Thibaut Pinot, simple crack and last old-fashioned runner

Thibaut Pinot, simple crack and last old-fashioned runner

“We have found the next French winner of the Tour”. This sentence, Pascal Orlandi, boss of AC Bisontine, still hears it in the mouth of the sports director of his amateur club. It was fifteen years ago. “It’s the only time he’s ventured that prediction in nearly half a century. He wasn’t far wrong.” This rider is Thibaut Pinot, labeled as the “new Richard Virenque” from his first pedal strokes.

Since then, there have been ups and downs. But there is also a popularity rating that has never stopped growing. At 32, while the best years of his career seem behind him, Thibaut Pinot has never been so popular, at a time when the Grande Boucle 2022 will start from Copenhagen (Denmark), Friday July 2. The Groupama-FDJ rider has become the symbol of old-fashioned cycling, without calculation, and 100% authentic.

The tattoo on his forearm, in Italian in the text, may affirm that “only victory is beautiful”, at Thibaut Pinot, the trophy cabinet is far from overflowing. Among young people, already, it is forged in difficulty. “In the juniors, there were very few races for pure climbers”remembers Johan Le Bon, junior world champion… thanks to the help of Pinot. “He often ended up on the podium, but rarely on the top step.” Jacques Decrion, renowned coach from the east of France, inherited the task to polish the rough diamond which, from its beginnings, pays for itself and strips its A booklet. “With his savings, we went to buy a second-hand power meter in Switzerland. It cost a pretty penny at the time.”

Even if it means circumventing the parental obstacle. Because mom and dad would have seen their son with a police uniform on his back. “His parents refused to let him cycle the 11 km journey between his home, in Mélisey, and his high school, in Lure. Too many trucks, they said”, sighs Jacques Decrion. To progress, the Franc-Comtois is forced to program his alarm clock 45 minutes earlier for a home-trainer session in the family garage. “He never balked. It was only years later that he admitted to me that he took no pleasure in it. He was already a hard worker.” Forget the clichés of a cozy Thibaut Pinot with a fragile mind.

Pleasure, he finds it in training, in the open air. “For hours, we climbed bumps around his house, and we played the Grand Prix de la montagne, attacking two kilometers from the top. We weren’t pretending”, recalls Geoffrey Soupe, today in the TotalEnergies team, who knew Thibaut Pinot at the Etupes club. At the time, invisible preparation, very little for him. “I never had a massage at home.he slips into West France. I didn’t do sheathing. I considered that I did not need it since everything was rolling. Stretching was when I had five minutes to spare. And full stop.”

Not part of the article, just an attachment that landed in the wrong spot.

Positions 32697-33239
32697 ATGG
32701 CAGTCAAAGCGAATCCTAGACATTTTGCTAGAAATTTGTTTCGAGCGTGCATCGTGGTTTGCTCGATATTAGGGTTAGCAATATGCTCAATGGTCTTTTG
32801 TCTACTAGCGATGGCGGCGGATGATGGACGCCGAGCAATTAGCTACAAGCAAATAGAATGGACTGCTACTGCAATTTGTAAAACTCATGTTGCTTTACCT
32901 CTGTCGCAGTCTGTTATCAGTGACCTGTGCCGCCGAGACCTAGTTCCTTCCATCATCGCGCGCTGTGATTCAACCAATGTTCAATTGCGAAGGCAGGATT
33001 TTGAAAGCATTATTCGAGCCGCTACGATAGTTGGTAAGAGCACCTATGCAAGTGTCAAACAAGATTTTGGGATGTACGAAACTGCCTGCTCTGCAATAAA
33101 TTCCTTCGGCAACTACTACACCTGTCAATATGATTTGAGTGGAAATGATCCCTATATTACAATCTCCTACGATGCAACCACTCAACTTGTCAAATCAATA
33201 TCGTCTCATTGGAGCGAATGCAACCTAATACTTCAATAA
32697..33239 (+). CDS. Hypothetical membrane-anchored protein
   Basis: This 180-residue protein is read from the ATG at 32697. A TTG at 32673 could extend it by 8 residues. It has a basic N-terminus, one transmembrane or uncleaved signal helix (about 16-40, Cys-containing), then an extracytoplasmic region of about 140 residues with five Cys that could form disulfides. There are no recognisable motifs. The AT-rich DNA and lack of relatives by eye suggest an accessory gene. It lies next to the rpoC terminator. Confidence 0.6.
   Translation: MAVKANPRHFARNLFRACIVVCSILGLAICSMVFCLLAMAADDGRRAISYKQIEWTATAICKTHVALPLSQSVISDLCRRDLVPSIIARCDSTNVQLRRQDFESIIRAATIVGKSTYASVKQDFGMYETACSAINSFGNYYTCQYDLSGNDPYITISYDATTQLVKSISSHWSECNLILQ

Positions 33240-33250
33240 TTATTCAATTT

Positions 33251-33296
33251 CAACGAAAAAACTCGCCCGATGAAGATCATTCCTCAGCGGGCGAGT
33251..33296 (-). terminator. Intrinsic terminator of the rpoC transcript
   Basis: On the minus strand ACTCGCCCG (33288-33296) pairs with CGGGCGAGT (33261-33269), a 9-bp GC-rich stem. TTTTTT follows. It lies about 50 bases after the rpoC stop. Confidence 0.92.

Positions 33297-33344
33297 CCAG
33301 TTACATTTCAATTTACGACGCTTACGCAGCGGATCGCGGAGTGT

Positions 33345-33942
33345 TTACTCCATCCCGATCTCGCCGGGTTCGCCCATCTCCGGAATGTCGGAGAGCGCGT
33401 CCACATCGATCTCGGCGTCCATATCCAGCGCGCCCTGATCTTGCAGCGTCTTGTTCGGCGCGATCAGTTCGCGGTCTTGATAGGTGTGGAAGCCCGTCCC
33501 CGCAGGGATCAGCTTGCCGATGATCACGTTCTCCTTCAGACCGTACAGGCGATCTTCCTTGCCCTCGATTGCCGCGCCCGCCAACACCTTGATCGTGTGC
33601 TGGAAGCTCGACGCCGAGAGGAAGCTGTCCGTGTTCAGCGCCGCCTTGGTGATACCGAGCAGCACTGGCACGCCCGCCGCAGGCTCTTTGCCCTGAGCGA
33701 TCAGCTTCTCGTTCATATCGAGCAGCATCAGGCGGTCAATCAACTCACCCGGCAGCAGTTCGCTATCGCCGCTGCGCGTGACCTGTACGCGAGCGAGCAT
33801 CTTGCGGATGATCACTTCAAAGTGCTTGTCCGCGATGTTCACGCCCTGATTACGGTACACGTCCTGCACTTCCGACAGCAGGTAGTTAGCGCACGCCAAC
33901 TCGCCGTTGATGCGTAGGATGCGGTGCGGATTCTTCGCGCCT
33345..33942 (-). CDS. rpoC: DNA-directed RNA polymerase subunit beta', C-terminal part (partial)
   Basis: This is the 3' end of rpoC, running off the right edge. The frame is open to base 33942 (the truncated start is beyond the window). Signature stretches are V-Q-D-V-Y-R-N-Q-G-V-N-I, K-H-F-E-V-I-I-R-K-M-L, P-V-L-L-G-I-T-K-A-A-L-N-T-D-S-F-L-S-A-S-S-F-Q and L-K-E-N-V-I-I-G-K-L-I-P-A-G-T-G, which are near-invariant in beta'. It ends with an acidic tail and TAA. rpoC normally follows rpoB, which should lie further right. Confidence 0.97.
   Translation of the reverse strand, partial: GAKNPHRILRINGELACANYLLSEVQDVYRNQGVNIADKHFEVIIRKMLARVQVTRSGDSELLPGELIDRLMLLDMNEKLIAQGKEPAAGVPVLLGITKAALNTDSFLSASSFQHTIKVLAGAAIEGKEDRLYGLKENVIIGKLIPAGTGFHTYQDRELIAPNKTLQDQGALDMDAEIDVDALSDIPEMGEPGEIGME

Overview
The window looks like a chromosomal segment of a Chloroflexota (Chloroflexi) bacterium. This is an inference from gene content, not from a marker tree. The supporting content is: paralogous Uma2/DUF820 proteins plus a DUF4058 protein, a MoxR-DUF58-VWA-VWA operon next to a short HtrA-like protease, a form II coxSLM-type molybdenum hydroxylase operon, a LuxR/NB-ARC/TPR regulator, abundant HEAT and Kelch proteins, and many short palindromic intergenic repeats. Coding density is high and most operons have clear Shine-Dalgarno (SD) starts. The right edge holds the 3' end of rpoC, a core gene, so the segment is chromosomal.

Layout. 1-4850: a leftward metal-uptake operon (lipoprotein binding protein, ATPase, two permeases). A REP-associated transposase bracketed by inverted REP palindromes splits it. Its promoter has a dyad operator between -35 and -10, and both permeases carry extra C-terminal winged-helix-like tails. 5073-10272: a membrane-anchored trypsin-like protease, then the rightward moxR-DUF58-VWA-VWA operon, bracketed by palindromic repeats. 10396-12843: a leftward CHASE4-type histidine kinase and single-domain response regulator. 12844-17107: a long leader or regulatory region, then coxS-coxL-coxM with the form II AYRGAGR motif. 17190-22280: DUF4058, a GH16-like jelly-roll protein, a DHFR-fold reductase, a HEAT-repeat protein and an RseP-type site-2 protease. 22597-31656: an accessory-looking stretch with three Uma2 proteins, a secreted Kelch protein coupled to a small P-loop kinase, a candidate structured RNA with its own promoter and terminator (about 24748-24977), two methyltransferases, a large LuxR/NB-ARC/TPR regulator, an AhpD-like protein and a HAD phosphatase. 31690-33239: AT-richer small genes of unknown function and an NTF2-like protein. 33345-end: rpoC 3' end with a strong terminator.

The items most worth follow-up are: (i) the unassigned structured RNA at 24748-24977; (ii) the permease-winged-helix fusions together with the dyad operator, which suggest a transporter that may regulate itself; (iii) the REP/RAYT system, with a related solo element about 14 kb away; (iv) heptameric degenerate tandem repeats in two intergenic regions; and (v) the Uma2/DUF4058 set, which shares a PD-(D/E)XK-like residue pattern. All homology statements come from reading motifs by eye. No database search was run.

A victory for the Espoirs at the prestigious Tour du Val d’Aoste later and here is Thibaut Pinot, 20, bombarded professional within the FDJ formation. “He was half fig half grape when I told him, when many other riders would have jumped for joy. Cycling was becoming a job, not really a story of friends”recalls Jacques Decrion.

Switching to pro in 2011, first stage victory with a place in the Top 10 of the Grande Boucle in 2012, white jersey for the best young person (under 25) on the 2014 Tour… Others would have succumbed to delusions of grandeur. Not him. “He doesn’t have teeth that scratch the floor. When you go to his house, you’ve understood everything. He lives where no one will go. He’s at the end of the end of the last road of Mélisey’s last path, in Haute-Saone”describes his manager, Marc Madiot, in his book Let’s talk about cycling. Not even a trip to the local dealership to afford a large engine. He has long kept his old jew’s harp with outdated shock absorbers. “Ah, the red 205!laughs Geoffrey Soupe. I see myself in it. Thibaut is really not a materialist.” “There was not even a radio-cassette”, adds his old friend, Paul Sage.

On two wheels, it’s just the opposite. Thibaut Pinot never tolerated the slightest relaxation: “Even when it was windy, he put his beautiful wheels on his beautiful white Look bikeremembers Paul Sage. At the time, things clashed in the peloton. The Italian class. It wasn’t to get noticed, just to feel stylish.”

French rider Thibaut Pinot during the 16th stage of the 2012 Tour de France between Pau and Bagneres-de-Luchon on July 18, 2012. (TIM DE WAELE / CORBIS / GETTY IMAGES)

The opinion of others means a lot to him. Whether it comes from his inner circle, which has not budged an iota in two decades, or from a stranger posting messages on social networks. “He was told to put down his phonesighs Geoffrey Soup. It was stronger than him. He needed to feel loved.”

William Bonnet, the eternal lieutenant on the flat stages, keeps a painful memory of this Tour de France 2013 that Thibaut Pinot crossed like a ghost: “What hurt him the most were those who challenged his mind. It hurt him, you can’t imagine. Because he’s someone who doesn’t cheat.” Hence the need to be surrounded by a cocoon within an FDJ team that trusts its riders over time. “He wanted to run with his friends”insists Arnaud Courteille, who rubbed shoulders with him in the tricolor team. “The group atmosphere was essential for him.”